Privacy watchdogs probe facial recognition technology

Police-affiliated company to be investigated by B.C., Alberta, Quebec, federal commissioners

A police-affiliated technology company’s use of facial recognition tools is being investigated for adherence to Canadian laws, federal and provincial privacy commissioners said Friday.

The probe stems from media reports raising questions and concerns about whether New York City-based Clearview AI is collecting and using personal information without consent.

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The company’s technology allows the collection of large numbers of images from various sources to assist police and financial institutions identify people.

B.C. Information and Privacy Commissioner Michael McEvoy and federal Privacy Commissioner Daniel Therrien along with their Alberta and Quebec counterparts will examine whether the organization’s practices are in compliance with Canadian federal and provincial privacy legislation.

All privacy regulators have agreed to work together to develop guidance for organizations – including law enforcement – on the use of biometric technology including facial recognition.

It was revealed earlier this week that Hamilton police had been trying out company software but have been told to stop.

Earlier in the week, Ontario Information and Privacy Commissioner Brian Beamish said his office should have been consulted before Toronto Police Service began using Clearview AI products.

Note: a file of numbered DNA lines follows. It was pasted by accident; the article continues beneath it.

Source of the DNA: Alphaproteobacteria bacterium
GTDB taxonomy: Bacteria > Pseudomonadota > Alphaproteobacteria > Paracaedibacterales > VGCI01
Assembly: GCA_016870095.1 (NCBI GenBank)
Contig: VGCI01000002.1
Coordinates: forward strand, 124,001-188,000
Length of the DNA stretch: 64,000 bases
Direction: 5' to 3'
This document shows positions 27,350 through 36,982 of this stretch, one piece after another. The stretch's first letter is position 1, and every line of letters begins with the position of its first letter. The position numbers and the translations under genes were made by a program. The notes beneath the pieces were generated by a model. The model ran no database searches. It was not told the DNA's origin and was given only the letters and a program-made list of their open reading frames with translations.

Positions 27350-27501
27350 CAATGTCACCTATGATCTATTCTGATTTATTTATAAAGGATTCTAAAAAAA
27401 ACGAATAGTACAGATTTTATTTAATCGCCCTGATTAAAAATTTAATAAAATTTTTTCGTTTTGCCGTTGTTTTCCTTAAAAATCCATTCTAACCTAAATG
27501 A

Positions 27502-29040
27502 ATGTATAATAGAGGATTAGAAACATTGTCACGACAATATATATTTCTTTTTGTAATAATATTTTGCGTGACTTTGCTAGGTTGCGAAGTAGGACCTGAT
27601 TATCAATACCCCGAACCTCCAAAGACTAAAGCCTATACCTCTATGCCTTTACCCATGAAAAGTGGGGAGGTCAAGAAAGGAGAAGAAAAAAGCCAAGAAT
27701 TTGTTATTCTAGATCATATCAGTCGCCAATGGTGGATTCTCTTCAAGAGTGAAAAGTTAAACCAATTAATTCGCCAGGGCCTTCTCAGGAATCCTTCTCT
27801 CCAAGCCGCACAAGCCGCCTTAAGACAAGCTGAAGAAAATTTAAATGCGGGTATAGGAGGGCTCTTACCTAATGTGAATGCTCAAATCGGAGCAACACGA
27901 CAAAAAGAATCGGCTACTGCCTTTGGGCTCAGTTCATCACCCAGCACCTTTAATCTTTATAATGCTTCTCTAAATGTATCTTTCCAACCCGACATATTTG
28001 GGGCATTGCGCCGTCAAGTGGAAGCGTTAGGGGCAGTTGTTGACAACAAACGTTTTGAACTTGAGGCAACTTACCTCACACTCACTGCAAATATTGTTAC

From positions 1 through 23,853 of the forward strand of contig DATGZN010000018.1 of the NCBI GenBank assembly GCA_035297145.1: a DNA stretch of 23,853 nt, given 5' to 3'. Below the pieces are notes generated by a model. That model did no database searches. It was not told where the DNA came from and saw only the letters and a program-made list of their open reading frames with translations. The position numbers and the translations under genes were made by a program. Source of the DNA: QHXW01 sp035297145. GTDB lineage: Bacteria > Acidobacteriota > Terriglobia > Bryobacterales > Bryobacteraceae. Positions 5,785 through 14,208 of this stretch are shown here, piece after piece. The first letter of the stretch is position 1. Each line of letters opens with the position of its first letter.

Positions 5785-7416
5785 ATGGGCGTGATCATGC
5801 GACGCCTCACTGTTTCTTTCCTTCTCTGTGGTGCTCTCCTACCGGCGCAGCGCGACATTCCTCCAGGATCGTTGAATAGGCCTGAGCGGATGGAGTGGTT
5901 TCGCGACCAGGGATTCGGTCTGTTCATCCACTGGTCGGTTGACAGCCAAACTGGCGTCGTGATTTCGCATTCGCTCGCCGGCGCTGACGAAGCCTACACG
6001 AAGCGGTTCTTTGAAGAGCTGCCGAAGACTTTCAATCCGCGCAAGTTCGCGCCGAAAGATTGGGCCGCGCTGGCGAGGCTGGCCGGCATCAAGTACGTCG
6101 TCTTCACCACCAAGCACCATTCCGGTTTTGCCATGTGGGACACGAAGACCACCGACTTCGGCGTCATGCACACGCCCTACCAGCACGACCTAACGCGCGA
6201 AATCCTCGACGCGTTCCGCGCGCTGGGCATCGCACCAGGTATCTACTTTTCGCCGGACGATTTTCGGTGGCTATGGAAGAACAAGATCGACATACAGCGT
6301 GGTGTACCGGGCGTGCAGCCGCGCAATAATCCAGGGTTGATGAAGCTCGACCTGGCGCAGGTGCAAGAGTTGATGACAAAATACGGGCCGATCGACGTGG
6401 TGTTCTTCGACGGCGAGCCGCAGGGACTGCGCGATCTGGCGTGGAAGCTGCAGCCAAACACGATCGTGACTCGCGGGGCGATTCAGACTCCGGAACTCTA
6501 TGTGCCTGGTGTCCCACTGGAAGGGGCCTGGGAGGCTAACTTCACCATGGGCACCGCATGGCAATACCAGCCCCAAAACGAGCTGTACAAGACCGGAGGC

He said indiscriminate scraping of the internet to collect people’s facial images for law enforcement purposes has significant privacy implications.

“There are vital privacy issues at stake with the use of any facial recognition technology,” Beamish said. “We question whether there are any circumstances where it would be acceptable to use Clearview AI.

He said other police services using such technology should stop immediately.

British Columbians are no strangers to the use of facial recognition. It was used following the 2011 Stanley Cup riot.

Former B.C. commissioner Elizabeth Denham ruled in 2012 that the Insurance Corp. of British Columbia couldn’t allow police to use the provincial insurer’s facial recognition technology to identify suspected hockey Cup rioters without a court order.

Edmonton police have said they would use facial recognition technology – but only for identifying established criminals.


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